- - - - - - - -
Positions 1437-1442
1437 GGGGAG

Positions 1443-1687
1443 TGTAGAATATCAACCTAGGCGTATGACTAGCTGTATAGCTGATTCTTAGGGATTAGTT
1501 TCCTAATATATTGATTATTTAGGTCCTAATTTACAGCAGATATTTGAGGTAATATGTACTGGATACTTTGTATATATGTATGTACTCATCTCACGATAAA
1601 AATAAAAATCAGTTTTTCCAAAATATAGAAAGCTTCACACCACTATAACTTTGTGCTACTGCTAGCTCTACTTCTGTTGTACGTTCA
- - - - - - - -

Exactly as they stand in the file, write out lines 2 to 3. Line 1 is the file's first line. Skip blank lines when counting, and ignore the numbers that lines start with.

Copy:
1437 GGGGAG

Positions 1443-1687